The United States wants to recruit Britain, Canada and other countries for its new system of sharing biometric data on terrorists and criminals, a British newspaper reported Tuesday.
The FBI said the new security database, called "Server in the Sky," was still being designed, the Guardian reported.
Once active, it would enable countries to search and swap data such as fingerprints, genetic information and iris scans on some of the world's most wanted criminals.
The FBI said the database would hold information on "the world's worst of the worst individuals," according to the newspaper.
The Guardian said other countries, including Canada, Australia and New Zealand, had been approached to participate in the project.
Britain's National Police Improvement Agency, which has discussed the project with the FBI, said it was too early to say whether Britain would participate.
"There was a discussion last year," a spokesman for the agency said, speaking on condition of anonymity in line with agency policy. "That was it. There [are] no specific discussions on timescales or how it would be delivered. We've got no plans to do anything at this time."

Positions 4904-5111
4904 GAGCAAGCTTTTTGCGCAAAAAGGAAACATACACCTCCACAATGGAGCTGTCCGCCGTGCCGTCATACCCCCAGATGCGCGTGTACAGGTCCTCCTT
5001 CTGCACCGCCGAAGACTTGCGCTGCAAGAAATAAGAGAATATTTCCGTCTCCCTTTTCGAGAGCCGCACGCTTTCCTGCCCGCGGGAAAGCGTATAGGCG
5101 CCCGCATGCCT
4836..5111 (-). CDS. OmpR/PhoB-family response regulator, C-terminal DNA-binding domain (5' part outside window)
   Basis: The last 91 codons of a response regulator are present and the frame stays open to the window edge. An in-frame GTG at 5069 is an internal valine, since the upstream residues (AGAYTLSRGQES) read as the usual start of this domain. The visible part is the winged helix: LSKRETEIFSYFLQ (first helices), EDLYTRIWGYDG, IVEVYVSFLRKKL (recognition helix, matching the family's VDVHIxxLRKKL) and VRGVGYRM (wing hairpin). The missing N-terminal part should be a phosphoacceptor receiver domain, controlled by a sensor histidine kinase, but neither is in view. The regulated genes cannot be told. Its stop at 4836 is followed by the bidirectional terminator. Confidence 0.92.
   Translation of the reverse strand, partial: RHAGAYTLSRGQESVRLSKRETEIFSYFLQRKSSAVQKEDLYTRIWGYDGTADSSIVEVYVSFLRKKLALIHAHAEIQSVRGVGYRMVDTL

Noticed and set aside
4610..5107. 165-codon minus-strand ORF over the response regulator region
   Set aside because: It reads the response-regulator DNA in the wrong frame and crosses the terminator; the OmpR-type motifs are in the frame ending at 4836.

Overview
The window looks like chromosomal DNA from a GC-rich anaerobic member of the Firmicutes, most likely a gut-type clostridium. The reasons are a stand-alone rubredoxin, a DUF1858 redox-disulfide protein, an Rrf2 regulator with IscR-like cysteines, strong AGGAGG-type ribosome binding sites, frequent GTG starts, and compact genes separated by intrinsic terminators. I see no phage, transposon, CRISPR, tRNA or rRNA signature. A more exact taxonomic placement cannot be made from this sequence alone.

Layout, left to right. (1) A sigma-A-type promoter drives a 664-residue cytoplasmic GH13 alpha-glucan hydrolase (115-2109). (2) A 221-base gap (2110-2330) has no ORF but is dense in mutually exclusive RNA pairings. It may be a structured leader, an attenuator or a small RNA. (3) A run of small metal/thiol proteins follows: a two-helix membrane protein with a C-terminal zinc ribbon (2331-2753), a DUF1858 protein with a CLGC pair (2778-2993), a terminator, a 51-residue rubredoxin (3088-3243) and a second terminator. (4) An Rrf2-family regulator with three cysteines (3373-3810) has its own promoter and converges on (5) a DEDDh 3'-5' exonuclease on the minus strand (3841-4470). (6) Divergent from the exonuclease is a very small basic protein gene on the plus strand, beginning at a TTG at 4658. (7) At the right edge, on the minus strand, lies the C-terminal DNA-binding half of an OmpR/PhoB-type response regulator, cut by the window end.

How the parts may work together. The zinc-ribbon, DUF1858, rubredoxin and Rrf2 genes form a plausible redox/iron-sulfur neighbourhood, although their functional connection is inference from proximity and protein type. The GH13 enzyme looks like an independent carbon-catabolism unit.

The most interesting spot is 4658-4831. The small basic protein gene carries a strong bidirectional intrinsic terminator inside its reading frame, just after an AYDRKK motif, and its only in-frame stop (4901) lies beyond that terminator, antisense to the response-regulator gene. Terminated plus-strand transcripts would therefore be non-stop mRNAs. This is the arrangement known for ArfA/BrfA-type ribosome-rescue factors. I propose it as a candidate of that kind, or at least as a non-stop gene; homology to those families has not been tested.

Britain's Home Office and London's Metropolitan Police said they were aware of the project but refused to go into any detail.
The FBI did not immediately return a call requesting comment.
Britain has already agreed to give its European allies access to much of its biometric information. EU nations completed a plan last year to share databases containing fingerprints, genetic information and license plate numbers.
That data-sharing deal, known as the Pruem Treaty, is intended to automate information-sharing and do away with time-consuming data requests. The system is online in Germany, Spain, France, Belgium, Finland, Slovenia, the Netherlands, Austria and Luxembourg.
Last year, the German interior minister suggested the measures could be extended to the U.S. as part of a worldwide effort to track terror suspects and wanted criminals.